In celebration of Pride Month, the New York City Parks Department gave some loving care to the “Gay Liberation” sculpture in Christopher Park in the Village.
The commissioned monument, created by sculptor George Segal, was installed in the park in 1992. It stands (and also sits) across from the Stonewall Inn, site of the famed 1969 uprising.
The statues’ touch-up on the morning of Thurs., June 18, was done by the department’s Citywide Monuments Conservation Program.
Since we are still in the coronavirus pandemic, conservator John Saunders and monuments technicians Rebecca Rosen and Theo Boggs first sanitized the area. They then pressure-washed the statues. Finally, they recoated the public art pieces with a pigmented lacquer protective finish by heating the bronze with torches.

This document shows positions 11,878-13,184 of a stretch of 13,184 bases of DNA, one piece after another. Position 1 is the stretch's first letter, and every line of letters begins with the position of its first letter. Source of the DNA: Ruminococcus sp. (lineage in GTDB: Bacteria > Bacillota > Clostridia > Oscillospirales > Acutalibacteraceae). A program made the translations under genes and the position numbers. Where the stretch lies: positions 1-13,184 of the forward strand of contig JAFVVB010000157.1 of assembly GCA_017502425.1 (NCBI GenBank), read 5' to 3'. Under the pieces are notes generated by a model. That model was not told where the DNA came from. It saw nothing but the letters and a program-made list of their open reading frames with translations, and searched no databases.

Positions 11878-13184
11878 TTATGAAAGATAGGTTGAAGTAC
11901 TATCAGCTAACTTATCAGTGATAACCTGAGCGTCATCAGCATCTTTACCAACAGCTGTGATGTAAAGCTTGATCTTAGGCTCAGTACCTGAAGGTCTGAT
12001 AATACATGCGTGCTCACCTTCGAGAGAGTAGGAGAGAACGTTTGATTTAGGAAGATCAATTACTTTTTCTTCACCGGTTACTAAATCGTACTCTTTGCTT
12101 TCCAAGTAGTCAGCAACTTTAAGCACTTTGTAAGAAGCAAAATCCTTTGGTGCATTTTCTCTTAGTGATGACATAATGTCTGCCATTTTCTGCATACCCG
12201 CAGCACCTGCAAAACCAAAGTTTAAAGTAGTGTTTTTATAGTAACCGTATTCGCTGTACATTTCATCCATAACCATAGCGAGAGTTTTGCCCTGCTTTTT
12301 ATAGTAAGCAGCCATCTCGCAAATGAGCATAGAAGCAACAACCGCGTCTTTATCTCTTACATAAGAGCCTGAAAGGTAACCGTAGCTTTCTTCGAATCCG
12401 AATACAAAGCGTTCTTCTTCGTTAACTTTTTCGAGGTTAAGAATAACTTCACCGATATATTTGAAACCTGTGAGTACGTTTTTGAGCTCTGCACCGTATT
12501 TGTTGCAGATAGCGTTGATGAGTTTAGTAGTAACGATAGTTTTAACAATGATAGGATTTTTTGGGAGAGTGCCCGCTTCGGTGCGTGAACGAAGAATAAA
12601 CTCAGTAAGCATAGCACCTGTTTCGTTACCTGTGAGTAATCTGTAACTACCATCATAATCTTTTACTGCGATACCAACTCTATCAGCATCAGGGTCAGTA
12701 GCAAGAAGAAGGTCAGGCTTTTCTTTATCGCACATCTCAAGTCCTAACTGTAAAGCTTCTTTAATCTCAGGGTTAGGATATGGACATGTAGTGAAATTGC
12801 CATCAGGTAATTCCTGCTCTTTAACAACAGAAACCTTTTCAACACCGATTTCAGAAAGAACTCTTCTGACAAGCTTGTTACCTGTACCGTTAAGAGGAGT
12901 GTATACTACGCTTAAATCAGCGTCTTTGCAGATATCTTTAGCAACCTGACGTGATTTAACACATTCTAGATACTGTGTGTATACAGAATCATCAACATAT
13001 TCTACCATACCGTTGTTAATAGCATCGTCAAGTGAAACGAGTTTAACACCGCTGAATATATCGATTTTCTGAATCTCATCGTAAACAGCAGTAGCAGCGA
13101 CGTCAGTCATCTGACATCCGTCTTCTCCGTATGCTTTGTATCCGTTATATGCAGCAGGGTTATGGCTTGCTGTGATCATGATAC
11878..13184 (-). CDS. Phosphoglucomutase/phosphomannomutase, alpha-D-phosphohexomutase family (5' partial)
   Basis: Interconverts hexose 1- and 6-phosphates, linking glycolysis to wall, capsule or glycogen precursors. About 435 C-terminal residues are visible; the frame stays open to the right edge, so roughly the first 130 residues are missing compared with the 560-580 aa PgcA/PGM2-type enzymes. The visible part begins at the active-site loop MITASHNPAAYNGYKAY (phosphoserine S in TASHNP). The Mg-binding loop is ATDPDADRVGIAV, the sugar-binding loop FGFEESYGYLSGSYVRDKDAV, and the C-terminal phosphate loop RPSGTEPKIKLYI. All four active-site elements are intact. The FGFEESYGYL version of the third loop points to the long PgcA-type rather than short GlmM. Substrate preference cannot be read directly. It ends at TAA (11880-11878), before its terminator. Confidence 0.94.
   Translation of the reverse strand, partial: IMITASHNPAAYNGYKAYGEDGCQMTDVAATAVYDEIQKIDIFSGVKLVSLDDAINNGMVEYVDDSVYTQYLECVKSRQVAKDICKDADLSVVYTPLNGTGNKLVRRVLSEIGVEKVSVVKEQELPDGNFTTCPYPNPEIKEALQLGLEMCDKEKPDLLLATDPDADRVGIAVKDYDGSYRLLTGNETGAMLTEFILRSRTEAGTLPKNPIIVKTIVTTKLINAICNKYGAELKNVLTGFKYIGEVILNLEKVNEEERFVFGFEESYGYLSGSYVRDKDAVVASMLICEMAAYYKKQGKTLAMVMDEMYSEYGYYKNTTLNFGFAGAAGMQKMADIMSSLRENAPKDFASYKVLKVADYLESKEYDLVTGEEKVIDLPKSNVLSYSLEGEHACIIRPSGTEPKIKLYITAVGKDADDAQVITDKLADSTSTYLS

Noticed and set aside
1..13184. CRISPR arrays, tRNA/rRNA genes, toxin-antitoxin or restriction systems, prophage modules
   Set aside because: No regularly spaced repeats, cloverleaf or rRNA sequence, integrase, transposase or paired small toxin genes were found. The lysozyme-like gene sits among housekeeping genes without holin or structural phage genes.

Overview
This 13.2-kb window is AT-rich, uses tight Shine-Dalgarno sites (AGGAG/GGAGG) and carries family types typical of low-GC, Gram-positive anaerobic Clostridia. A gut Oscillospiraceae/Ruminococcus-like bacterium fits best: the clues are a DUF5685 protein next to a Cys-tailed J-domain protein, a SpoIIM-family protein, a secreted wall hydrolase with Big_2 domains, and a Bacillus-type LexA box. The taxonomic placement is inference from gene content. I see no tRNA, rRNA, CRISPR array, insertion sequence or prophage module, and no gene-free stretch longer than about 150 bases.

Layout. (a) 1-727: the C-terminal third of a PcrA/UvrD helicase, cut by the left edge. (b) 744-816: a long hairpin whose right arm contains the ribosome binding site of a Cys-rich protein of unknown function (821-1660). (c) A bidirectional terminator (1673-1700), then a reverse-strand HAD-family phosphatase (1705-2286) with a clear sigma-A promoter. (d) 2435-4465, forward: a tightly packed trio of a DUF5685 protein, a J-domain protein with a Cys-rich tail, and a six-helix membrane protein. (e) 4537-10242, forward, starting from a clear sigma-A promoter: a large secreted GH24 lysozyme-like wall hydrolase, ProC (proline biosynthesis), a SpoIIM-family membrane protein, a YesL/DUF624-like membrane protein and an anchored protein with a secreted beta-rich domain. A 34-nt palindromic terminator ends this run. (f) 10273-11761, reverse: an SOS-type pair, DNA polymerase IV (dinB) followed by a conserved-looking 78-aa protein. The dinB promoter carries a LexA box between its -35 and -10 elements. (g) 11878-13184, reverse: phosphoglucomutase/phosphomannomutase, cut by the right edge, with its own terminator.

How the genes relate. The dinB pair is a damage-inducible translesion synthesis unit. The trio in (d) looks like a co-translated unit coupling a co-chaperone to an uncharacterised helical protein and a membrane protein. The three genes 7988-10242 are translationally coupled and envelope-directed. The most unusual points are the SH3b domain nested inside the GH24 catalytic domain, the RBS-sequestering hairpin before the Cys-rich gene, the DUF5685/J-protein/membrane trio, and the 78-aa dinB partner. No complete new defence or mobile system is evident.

The Parks Department’s Citywide Monuments Conservation Program crew provides regular care and maintenance for the hundreds of monuments in the department’s permanent collection.
In addition, in honor of the 50th anniversary of the New York City Pride March, the Parks Department recently unveiled new signage in four parks along various routes the parade has taken over the past half century, including Washington Square, Union Square and Madison Square parks and Central Park.
This year’s Pride March will be virtual, broadcast on Sun., June 28, from noon to 2 p.m. on ABC.